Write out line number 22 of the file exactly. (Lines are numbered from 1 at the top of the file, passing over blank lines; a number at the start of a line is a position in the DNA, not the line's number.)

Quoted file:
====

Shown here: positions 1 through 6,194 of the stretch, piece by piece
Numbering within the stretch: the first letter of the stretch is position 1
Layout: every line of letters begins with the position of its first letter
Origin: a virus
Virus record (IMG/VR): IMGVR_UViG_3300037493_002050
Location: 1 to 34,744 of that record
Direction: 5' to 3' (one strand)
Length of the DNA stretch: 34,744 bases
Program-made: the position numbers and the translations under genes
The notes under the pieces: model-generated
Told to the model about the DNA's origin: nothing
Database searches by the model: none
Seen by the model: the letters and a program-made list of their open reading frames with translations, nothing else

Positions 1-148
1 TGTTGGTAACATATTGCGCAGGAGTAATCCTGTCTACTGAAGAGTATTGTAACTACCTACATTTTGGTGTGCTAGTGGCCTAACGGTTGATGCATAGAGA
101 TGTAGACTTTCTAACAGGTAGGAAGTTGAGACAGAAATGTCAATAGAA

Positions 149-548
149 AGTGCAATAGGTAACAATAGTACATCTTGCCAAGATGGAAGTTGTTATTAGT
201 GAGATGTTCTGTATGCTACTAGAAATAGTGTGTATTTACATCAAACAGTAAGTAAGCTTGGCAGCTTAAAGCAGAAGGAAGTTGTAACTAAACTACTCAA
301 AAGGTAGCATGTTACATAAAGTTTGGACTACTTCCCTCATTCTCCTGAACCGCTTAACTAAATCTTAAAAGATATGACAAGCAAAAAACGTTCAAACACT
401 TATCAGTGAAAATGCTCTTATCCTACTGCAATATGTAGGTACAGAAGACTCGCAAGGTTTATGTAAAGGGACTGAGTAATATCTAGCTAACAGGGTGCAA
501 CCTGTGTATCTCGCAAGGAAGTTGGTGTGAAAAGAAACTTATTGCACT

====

501 CCTGTGTATCTCGCAAGGAAGTTGGTGTGAAAAGAAACTTATTGCACT